Ceresana, the German market research company, just released its Market Study of Automotive Coatings for 2018. According to Ceresana, “The report examines demand and revenues of 7 world regions and 16 countries from 2008 to 2024.” It focuses on electrodepostion coating and the primer/surfacer, basecoat, and clearcoat layers.
Sometimes, the small tidbits are the most interesting. For instance, there are currently 1.3 billion automobiles in the world with more than 95 million new registrations added every year!
So, who says millennials aren’t interested in cars?
Demand for new automotive coatings totaled 3.1 million metric tonnes in 2016 and they are forecasting a growth rate of 3.7% per year. This makes the new coating segment larger than the refinish segment, which suggests that people are buying new cars faster than they are wrecking and repairing old ones!
Let’s hear it for automatic braking systems!
Solvent on the Rise
But the most interesting revelation of all is that the use of solvent based coatings is on the rise!
Yes, you read that right! (I did a double-take, too!)
After all the work to create new and better waterborne coatings to reduce emissions and to address worker health concerns, it seems that the use of polyurethane coatings is on the rise – and this means a rise in the use of solventborne coatings.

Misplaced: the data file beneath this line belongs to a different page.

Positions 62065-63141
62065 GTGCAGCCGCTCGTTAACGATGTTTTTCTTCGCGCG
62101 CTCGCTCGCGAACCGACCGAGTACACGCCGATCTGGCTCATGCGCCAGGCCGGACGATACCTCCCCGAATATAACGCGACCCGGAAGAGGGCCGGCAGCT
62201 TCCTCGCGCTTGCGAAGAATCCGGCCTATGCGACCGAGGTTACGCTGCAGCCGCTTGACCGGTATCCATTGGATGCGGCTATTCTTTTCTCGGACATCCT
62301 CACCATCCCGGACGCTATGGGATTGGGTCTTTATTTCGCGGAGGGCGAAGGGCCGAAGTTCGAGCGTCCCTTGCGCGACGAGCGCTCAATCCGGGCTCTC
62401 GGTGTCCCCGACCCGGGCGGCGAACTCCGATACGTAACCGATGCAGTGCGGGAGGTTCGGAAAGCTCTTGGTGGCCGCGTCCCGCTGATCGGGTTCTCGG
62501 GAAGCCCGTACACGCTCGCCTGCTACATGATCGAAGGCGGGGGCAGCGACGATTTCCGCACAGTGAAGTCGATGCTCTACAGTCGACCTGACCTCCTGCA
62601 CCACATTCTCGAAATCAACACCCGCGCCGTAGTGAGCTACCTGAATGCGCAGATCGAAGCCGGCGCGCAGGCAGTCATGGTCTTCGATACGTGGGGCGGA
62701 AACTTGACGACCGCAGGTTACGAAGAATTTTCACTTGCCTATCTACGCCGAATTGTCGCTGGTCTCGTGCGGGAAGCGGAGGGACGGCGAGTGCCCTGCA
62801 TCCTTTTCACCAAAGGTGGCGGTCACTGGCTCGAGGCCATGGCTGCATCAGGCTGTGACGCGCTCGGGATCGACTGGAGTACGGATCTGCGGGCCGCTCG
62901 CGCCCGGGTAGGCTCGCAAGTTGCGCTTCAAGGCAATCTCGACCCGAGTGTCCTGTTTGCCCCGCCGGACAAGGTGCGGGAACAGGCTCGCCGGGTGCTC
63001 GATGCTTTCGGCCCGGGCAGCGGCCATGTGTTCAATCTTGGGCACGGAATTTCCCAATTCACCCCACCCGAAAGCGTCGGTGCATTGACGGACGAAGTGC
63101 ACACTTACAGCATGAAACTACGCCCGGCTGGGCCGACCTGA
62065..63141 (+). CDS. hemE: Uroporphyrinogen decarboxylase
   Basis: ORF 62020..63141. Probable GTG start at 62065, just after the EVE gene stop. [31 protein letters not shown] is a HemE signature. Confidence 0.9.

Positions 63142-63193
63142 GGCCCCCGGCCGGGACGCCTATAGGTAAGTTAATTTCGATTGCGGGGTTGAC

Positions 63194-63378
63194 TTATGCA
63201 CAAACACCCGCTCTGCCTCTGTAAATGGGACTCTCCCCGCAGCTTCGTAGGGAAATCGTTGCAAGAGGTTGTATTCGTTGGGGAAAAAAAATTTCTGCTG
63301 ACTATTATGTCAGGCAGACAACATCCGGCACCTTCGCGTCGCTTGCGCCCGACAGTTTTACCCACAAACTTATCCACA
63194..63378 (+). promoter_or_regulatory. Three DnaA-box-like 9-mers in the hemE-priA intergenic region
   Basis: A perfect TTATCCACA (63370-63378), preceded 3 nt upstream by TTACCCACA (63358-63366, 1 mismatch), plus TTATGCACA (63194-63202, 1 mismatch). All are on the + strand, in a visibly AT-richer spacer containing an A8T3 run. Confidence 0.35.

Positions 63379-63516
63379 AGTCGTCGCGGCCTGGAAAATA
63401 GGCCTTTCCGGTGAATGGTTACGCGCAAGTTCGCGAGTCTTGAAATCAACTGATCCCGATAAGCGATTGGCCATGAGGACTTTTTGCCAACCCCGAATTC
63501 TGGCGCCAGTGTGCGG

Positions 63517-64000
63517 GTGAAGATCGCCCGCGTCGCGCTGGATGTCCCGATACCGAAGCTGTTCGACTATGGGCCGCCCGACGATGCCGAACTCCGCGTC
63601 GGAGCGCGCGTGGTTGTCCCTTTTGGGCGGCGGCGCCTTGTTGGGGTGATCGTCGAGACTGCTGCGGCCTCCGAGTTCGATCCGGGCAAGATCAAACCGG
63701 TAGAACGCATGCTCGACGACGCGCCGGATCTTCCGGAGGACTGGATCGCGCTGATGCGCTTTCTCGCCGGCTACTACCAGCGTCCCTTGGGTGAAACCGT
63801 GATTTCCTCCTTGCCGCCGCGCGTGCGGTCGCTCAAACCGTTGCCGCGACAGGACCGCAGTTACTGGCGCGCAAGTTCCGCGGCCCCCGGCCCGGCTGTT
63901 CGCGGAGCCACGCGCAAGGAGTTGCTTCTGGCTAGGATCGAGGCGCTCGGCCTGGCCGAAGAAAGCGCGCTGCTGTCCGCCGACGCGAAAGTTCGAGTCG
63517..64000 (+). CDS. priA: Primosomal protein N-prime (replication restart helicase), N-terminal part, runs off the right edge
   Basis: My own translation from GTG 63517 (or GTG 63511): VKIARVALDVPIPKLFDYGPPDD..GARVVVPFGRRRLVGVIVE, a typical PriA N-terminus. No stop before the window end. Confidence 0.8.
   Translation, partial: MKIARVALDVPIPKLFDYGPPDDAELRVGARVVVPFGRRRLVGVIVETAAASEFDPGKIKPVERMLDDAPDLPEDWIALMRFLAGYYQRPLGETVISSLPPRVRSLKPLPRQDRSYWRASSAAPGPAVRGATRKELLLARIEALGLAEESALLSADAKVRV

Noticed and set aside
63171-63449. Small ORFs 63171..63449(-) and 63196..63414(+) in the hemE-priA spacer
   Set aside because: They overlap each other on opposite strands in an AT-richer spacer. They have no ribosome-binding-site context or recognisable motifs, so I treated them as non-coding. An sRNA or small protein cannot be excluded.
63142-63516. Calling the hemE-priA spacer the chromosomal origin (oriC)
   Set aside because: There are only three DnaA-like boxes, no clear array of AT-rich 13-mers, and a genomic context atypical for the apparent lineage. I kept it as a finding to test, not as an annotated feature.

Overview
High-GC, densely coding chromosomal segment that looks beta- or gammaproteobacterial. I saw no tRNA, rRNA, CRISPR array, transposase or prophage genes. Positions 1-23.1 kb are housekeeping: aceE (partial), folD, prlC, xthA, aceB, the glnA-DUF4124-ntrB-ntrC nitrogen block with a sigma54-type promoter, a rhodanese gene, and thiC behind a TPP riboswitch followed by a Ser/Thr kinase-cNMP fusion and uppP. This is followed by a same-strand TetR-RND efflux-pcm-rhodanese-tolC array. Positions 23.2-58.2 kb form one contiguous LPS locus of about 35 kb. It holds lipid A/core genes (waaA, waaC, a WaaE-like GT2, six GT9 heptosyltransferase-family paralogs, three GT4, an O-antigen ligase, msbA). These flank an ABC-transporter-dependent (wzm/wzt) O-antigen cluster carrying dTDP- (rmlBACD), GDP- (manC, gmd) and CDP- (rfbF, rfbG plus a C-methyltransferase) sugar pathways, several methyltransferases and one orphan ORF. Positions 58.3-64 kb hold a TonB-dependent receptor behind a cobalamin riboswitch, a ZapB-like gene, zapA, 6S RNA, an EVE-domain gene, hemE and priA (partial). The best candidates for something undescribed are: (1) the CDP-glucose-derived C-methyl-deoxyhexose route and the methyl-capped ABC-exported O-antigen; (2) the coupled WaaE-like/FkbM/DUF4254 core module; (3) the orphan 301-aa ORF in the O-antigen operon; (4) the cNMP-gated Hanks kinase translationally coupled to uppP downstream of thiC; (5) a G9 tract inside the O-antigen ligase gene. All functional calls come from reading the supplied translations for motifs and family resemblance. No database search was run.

Why? Because they fit the application better – that’s why.
Environmentalism is Dead – Long Live Environmentalism!
Before you go lamenting the demise of environmentalism (in spite of what you may have read about changes at the EPA), understand that the push to reduce the use of solvents is driven more by business concerns than by regulations. First, consider that all of the solvents have to be removed from the coating during the curing process, which consumes energy – and the more solvents, the more energy required. And energy is expensive, often one of the biggest expenses in the manufacturing process. Then, there’s the danger of exposing your workforce to hazardous compounds – especially at a time when it is hard to find qualified employees. And, of course, there’s the additional liability associated with workplace exposure to hazardous chemicals – healthcare costs, lost time, reduced productivity, etc.
Is it any wonder that it’s business concerns rather than regulatory requirements that are driving the efforts to reduce solvent usage? Solvents are expensive – to buy and to use.
The Beat Goes On!
It’s the age-old battle between the best technology for the application and the need to contain costs to be competitive in the marketplace. So, as solventborne coatings come back into vogue, so will technologies that minimize the use of solvents, thus balancing the needs of the application and the needs of the business. And this creates opportunity for those who are observant enough and smart enough to recognize it and devise creative and cost-effective solutions.
Long live free-enterprise!
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